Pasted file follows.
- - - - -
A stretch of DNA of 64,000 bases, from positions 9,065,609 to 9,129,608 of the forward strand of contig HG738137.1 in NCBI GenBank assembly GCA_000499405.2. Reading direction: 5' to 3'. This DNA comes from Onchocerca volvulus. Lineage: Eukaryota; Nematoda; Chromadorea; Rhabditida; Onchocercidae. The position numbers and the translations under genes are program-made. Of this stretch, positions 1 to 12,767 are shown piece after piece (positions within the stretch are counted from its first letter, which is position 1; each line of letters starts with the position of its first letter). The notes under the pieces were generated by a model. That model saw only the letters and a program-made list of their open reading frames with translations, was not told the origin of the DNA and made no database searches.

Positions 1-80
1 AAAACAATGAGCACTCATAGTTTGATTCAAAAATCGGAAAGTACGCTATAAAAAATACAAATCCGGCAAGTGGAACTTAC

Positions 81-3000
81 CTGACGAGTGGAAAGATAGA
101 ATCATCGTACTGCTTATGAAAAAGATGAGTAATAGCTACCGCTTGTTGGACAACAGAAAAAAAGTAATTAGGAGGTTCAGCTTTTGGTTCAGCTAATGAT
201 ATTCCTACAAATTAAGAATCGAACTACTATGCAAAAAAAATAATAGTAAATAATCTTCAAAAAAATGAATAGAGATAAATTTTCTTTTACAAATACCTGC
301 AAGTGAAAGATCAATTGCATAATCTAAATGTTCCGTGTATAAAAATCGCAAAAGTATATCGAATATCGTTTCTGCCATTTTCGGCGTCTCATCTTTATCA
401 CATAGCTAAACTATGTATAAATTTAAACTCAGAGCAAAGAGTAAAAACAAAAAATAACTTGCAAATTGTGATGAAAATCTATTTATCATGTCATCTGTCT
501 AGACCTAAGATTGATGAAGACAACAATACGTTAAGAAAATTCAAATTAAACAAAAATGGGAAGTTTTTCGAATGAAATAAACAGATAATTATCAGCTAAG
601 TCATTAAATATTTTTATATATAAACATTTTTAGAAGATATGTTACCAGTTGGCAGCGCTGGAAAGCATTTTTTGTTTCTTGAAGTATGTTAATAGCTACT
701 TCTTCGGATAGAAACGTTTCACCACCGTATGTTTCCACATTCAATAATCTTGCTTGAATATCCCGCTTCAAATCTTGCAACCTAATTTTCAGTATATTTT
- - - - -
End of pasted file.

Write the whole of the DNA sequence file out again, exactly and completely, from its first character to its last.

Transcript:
A stretch of DNA of 64,000 bases, from positions 9,065,609 to 9,129,608 of the forward strand of contig HG738137.1 in NCBI GenBank assembly GCA_000499405.2. Reading direction: 5' to 3'. This DNA comes from Onchocerca volvulus. Lineage: Eukaryota; Nematoda; Chromadorea; Rhabditida; Onchocercidae. The position numbers and the translations under genes are program-made. Of this stretch, positions 1 to 12,767 are shown piece after piece (positions within the stretch are counted from its first letter, which is position 1; each line of letters starts with the position of its first letter). The notes under the pieces were generated by a model. That model saw only the letters and a program-made list of their open reading frames with translations, was not told the origin of the DNA and made no database searches.

Positions 1-80
1 AAAACAATGAGCACTCATAGTTTGATTCAAAAATCGGAAAGTACGCTATAAAAAATACAAATCCGGCAAGTGGAACTTAC

Positions 81-3000
81 CTGACGAGTGGAAAGATAGA
101 ATCATCGTACTGCTTATGAAAAAGATGAGTAATAGCTACCGCTTGTTGGACAACAGAAAAAAAGTAATTAGGAGGTTCAGCTTTTGGTTCAGCTAATGAT
201 ATTCCTACAAATTAAGAATCGAACTACTATGCAAAAAAAATAATAGTAAATAATCTTCAAAAAAATGAATAGAGATAAATTTTCTTTTACAAATACCTGC
301 AAGTGAAAGATCAATTGCATAATCTAAATGTTCCGTGTATAAAAATCGCAAAAGTATATCGAATATCGTTTCTGCCATTTTCGGCGTCTCATCTTTATCA
401 CATAGCTAAACTATGTATAAATTTAAACTCAGAGCAAAGAGTAAAAACAAAAAATAACTTGCAAATTGTGATGAAAATCTATTTATCATGTCATCTGTCT
501 AGACCTAAGATTGATGAAGACAACAATACGTTAAGAAAATTCAAATTAAACAAAAATGGGAAGTTTTTCGAATGAAATAAACAGATAATTATCAGCTAAG
601 TCATTAAATATTTTTATATATAAACATTTTTAGAAGATATGTTACCAGTTGGCAGCGCTGGAAAGCATTTTTTGTTTCTTGAAGTATGTTAATAGCTACT
701 TCTTCGGATAGAAACGTTTCACCACCGTATGTTTCCACATTCAATAATCTTGCTTGAATATCCCGCTTCAAATCTTGCAACCTAATTTTCAGTATATTTT